This Ukrainian Rabbi’s prayer, based on Exodus 34, made me smile…
“Lord of the universe, I want to propose a deal. We have many sins. You have much forgiveness. Let us exchange our sins for your forgiveness. And if You should say that this is not a fair exchange, then my reply is: If we had no sins, what would you do with all Your forgiveness?”
-Rabbi Levi Yitzack of Berditchev
AKA: Why We Need a Savior
When King Solomon asked God for wisdom (1 Kings 3:9) he asked God to give him the ability to determine the difference between good and bad. (He assumed he would choose the good…. Ooops!) Ironically the knowledge of good and evil is what enticed Eve to eat the forbidden fruit in the garden. (At that point Adam and Eve only knew that one thing was bad- eating the forbidden fruit- and they choose to do it…) That knowledge led to the expulsion of Adam and Eve from the Garden of Eden. While Solomon wanted the knowledge so he would not be deceived, and would assumedly choose good for him and the people he ruled, what we see is that when given a clear choice, without deception, humans, as a rule, are likely to choose to do what is bad at least some of the time….
Background: Jeremiah is the son of Hilkiah, the priest credited with finding the book of law in the Temple during the reign of King Josiah in Judah. (2 Chron 34: 14) This time in history is interesting. The kingdom of Judah has degenerated. The Temple is a mess, and the book of law has been lost to even the priests. The king, Josiah, commits himself to follow God’s laws and the people seemingly obey him, but as soon as he is dead, they return to their ungodly ways indicating that there was not a change of heart and their commitment to following God was likely one of convenience, self-serving etc since there was pressure from their king to do so.
Huldah, the prophetess, informs the people that God is going to judge them, but, for the sake of the godly king Josiah and his obedience, the judgement is to be delayed until after his reign. Jeremiah unfortunately (for him) outlives Josiah.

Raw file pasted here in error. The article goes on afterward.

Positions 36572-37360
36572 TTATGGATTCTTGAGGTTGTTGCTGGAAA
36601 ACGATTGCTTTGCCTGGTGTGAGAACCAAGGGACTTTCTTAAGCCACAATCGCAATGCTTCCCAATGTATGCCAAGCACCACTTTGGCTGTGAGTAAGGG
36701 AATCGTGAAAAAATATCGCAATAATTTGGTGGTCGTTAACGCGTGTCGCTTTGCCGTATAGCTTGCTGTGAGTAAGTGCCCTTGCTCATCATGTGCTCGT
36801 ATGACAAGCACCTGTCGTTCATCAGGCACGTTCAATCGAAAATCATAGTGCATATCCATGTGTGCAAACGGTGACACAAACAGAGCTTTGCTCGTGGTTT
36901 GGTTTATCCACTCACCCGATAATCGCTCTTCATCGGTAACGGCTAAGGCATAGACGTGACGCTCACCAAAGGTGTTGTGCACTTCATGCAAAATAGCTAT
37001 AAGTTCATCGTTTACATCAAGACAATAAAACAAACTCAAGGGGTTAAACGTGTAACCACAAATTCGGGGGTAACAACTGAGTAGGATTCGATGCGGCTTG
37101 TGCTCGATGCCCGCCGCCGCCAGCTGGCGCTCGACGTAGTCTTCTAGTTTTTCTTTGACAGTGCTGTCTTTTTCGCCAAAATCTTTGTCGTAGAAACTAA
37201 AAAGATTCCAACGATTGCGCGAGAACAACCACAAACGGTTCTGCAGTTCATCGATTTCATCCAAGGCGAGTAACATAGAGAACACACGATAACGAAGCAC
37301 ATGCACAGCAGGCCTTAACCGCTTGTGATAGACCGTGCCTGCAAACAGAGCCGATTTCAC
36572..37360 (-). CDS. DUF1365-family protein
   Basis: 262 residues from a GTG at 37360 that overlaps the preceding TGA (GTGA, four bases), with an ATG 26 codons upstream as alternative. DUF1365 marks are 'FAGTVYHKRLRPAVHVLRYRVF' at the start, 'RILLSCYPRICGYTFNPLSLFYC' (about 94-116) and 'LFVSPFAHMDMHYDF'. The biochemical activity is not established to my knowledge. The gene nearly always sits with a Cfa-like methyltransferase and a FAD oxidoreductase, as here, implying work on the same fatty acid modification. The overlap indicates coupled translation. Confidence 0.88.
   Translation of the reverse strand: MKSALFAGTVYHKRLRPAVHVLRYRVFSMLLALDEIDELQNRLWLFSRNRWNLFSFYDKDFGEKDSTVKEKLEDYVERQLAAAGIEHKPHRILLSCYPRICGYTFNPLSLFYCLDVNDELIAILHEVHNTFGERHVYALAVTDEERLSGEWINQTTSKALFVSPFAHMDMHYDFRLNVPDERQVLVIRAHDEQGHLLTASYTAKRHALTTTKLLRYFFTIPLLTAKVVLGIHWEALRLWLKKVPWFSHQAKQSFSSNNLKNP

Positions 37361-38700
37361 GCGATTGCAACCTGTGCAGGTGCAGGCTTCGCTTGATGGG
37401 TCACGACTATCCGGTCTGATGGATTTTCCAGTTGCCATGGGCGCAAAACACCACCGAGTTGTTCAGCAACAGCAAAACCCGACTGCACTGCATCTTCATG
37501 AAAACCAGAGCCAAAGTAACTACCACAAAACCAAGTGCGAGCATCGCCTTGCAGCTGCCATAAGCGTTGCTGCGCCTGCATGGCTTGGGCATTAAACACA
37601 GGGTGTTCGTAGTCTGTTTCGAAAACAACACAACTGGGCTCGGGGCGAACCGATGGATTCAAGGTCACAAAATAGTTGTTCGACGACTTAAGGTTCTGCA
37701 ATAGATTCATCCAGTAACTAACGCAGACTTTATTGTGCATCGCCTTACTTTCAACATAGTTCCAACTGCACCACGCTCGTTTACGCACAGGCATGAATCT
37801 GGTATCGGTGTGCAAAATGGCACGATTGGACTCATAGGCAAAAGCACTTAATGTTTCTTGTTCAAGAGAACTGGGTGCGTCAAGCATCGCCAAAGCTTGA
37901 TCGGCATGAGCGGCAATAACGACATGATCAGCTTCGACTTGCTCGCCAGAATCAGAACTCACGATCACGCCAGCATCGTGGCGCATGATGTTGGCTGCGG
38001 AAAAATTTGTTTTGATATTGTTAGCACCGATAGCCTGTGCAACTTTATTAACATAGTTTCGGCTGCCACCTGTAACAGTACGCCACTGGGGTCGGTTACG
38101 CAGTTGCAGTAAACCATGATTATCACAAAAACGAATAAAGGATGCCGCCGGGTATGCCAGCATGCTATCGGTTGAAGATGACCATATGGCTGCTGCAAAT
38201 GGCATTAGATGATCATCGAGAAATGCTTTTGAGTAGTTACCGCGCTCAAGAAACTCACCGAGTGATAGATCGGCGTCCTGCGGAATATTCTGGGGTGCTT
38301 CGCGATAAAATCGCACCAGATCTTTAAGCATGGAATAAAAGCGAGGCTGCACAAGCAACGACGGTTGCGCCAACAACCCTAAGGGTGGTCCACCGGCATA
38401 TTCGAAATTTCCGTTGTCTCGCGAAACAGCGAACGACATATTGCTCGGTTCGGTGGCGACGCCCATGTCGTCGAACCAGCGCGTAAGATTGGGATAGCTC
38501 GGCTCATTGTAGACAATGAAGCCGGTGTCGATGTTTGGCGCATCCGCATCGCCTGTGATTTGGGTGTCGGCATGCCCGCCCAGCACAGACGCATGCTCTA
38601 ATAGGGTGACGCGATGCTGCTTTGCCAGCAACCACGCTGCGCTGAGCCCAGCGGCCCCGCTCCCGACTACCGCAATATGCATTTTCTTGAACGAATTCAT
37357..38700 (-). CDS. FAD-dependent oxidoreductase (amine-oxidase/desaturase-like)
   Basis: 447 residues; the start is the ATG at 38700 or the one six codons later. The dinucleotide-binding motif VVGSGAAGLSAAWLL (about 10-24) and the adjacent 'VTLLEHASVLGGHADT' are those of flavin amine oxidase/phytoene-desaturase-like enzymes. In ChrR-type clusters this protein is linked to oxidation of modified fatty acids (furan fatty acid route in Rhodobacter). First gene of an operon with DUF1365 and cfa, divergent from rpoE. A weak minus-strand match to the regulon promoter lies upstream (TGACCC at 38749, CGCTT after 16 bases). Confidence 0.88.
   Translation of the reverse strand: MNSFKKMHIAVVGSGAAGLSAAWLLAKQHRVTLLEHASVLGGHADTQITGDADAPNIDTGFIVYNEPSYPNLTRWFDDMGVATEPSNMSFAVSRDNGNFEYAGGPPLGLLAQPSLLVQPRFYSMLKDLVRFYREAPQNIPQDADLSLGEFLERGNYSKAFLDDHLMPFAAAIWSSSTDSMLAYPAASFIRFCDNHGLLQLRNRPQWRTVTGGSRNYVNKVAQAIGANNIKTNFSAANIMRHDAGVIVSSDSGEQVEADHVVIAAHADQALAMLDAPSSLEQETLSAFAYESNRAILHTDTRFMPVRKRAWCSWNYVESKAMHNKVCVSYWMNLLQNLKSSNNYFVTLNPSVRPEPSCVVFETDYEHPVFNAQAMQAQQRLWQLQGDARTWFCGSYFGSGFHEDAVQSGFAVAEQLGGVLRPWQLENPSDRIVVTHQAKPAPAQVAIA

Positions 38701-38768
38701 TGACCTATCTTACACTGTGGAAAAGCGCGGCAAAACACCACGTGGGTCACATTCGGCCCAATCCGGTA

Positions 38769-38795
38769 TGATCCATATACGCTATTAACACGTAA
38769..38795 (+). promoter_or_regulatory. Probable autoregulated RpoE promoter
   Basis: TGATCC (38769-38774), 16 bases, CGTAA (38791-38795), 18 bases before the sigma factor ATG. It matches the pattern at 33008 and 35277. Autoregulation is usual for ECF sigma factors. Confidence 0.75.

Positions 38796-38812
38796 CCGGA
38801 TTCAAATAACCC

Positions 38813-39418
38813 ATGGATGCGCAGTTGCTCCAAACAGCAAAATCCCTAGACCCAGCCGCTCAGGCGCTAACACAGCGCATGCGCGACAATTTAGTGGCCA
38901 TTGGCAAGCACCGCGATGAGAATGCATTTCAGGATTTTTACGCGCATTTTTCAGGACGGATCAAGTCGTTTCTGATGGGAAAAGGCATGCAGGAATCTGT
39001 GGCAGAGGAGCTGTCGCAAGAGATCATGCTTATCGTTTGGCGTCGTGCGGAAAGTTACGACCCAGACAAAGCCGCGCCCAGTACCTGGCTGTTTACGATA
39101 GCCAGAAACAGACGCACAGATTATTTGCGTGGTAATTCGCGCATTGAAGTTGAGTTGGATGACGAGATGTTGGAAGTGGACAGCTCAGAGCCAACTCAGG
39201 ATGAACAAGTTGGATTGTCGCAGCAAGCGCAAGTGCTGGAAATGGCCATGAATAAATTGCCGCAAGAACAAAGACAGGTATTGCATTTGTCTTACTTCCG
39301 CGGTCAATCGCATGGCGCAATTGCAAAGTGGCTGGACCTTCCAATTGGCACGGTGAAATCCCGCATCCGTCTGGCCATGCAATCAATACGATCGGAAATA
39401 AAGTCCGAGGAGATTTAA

Jeremiah is from the tribe of Benjamin, where his father, a priest, is living. Benjamin is a part of Judah, but is a tiny part as previously Benjamin had some issues with sin and the tribe was almost wiped out by the other tribes of Israel. Jeremiah is a Levite, not a Benjaminite, as he is from a line of priests. Every tribe was to set aside land within their tribe for the Levites (the priests), who were not to have their own tribal lands, so that the word of God could be taught to all.
His name means ‘loftiness of the Lord,’ or ‘exalting the Lord.’ (It is a common practice in this culture to name your child something that can double as a prayer, or praise, to God so that every time you call your child, you also say a prayer. This is why there are so many Mary’s in the New Testament, as its root, Mara, means bitterness and weeping, and the Jewish people of this time were trying to draw God’s attention onto their suffering so the Lord would save them from Roman persecution.)
Jeremiah performed no recorded miracles during his ministry.
The message: The message of Jeremiah is clear- turn back to God by following His laws or go into captivity (and past a certain point turning back to God will only lessen your captivity, not eliminate it). So what does this mean for us today? That our actions matter. They speak of our heart and how strong our commitment to God really is. We have a choice- follow God’s laws or be oppressed by others who are ungodly. Unfortunately, like Jeremiah, we are part of a group, and when the group messes up, sometimes the godly go along for the ride into captivity as well. (This is why we have a duty to be an influential and respected member of our society.) Fortunately, the book of Jeremiah also teaches us how to behave in captivity. We are to work in the best interests of those around us and prosper where God plants us. Oppression is not an excuse to misbehave or give up, as much as we would like it to be.